Major League Volleyball was a women's professional volleyball league in the United States. It was established in 1987 and disbanded during its third season on March 20, 1989.
The league launched in 1987 with six teams consisting of nine players per team, most of them former Olympians or college All-Americans. According to Commissioner Steve Arnold, each MLV player made a base salary of $5,500 a season. Bonuses were awarded to teams for each victory and for finishing in the top three, and to players for excelling in one of six statistical categories. For example, the team that won the first league championship got $25,000. A player who was best in serving aces got an extra $3,000. The egalitarian pay scale made contract negotiations unnecessary.
In addition, there were no independent team owners during the first two years of competition. There was what amounted to six major shareholders. "It was a concept I developed through having operated pro sports leagues and teams," says Arnold, an attorney who previously was a sports agent and was involved with the World Football League, American Basketball Association, World Hockey Association and World Team Tennis.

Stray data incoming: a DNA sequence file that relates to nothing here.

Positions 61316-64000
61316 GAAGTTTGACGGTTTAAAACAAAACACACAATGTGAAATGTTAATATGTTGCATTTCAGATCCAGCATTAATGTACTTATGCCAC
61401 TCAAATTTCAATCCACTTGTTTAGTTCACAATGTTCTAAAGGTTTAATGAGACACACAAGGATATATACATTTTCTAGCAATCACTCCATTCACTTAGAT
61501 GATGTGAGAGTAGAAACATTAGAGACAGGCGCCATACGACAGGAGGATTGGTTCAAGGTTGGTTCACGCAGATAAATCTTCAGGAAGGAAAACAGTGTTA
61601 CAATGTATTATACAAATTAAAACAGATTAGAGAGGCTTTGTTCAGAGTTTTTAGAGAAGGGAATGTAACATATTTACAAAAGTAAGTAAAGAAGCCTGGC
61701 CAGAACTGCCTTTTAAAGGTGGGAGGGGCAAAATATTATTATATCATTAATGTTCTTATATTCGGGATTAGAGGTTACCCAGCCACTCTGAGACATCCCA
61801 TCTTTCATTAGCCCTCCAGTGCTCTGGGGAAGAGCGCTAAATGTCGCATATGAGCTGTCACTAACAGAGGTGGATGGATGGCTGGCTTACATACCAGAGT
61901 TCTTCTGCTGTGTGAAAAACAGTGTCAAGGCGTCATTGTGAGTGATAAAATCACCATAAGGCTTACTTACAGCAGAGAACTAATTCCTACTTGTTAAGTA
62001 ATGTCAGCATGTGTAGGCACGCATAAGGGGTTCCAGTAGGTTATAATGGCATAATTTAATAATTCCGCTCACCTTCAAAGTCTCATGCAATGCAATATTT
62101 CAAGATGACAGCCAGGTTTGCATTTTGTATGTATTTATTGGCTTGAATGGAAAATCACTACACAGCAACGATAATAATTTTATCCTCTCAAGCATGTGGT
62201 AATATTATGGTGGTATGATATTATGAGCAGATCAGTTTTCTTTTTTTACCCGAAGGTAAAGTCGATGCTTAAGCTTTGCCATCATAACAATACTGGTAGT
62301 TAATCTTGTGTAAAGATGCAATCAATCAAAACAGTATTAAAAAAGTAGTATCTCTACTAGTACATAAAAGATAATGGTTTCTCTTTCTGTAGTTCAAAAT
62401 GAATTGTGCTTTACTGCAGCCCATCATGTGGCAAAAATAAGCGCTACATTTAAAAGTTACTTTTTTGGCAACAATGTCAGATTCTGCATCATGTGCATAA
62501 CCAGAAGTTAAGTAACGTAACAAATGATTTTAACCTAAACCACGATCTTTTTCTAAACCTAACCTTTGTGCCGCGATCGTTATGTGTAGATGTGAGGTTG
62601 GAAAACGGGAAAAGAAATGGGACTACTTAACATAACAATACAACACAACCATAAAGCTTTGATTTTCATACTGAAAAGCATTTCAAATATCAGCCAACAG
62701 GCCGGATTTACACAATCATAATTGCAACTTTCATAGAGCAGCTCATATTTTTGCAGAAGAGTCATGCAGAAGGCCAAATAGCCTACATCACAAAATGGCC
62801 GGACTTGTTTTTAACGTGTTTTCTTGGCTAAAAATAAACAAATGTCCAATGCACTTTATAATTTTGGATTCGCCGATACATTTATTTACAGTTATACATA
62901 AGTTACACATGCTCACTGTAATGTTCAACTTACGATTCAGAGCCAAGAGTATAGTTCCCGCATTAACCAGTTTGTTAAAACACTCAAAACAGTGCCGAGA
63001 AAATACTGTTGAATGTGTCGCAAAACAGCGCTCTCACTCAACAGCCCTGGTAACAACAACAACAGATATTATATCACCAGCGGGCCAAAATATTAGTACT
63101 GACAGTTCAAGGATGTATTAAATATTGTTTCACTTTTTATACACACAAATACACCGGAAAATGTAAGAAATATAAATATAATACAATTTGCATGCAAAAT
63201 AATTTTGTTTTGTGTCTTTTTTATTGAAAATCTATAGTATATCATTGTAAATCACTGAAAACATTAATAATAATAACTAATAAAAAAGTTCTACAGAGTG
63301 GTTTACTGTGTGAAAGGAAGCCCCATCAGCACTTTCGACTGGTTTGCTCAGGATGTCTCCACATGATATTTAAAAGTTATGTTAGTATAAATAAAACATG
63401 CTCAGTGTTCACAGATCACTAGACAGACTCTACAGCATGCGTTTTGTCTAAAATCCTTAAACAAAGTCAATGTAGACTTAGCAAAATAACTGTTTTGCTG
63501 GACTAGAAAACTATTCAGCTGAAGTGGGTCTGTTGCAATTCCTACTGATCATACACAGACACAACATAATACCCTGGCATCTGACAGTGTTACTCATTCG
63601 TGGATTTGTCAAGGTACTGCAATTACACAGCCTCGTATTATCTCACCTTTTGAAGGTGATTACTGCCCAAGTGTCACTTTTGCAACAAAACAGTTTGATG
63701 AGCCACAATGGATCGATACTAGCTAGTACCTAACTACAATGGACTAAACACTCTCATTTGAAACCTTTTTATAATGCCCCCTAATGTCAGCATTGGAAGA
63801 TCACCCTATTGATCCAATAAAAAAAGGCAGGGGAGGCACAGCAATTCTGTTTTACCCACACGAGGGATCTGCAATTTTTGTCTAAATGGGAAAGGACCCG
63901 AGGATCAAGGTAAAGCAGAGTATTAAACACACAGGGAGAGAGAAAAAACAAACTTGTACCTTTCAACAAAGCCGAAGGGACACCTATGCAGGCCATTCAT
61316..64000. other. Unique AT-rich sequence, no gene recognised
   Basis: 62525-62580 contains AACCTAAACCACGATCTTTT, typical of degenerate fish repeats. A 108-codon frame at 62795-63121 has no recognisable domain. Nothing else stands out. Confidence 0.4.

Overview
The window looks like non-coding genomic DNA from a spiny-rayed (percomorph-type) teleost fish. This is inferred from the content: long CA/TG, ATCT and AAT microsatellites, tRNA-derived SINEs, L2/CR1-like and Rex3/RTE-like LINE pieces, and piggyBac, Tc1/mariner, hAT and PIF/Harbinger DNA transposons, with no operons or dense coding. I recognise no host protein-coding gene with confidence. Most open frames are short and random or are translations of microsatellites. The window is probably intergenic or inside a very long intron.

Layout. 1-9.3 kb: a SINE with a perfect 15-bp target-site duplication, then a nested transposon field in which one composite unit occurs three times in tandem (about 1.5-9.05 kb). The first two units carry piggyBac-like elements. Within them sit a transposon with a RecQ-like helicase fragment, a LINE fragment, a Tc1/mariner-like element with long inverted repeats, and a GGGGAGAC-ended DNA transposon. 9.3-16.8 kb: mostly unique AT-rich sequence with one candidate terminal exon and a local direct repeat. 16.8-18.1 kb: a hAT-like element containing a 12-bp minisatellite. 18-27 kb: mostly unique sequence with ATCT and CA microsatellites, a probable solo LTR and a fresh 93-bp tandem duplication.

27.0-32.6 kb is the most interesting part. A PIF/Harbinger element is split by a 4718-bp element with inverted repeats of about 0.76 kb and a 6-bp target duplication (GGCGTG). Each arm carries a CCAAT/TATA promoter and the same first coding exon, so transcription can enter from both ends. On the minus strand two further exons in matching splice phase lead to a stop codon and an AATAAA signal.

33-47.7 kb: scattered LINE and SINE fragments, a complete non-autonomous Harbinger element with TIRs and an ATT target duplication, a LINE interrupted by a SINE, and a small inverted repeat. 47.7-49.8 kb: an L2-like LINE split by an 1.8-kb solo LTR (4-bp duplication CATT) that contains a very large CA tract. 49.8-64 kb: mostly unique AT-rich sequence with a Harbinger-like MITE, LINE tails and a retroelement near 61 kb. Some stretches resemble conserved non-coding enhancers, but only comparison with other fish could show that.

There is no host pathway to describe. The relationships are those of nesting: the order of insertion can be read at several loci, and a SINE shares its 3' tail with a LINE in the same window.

The MLV draft was open to any American players who doesn't have collegiate eligibility and doesn't play for a pro league in another country or on the U.S. national volleyball team. Through a trust agreement with the USVBL, the players retained their Olympic eligibility.
MLV got off to a great start with the following items in place - a contract with ESPN to televise 10 regular season contests on a tape delay basis, plus a playoff game and live coverage of the league's championship match. They also had a solid start in attendance with crowds between 350 and 3,000 in the opening weeks of competition in 1987.
Some problems - the league had only two sets of warmups circulating among its teams until two weeks into the first season. And the game uniforms, ordered from Japan, were in quarantine until two days before the season opened.
The content, records, and player information were obtained from a collection of VCR recordings of the original ESPN broadcasts. Commentary on players is credited to MLV sports analyst and host Chris Marlowe.
To view brief video clips (screen shots) visit Butlersride on YouTube.
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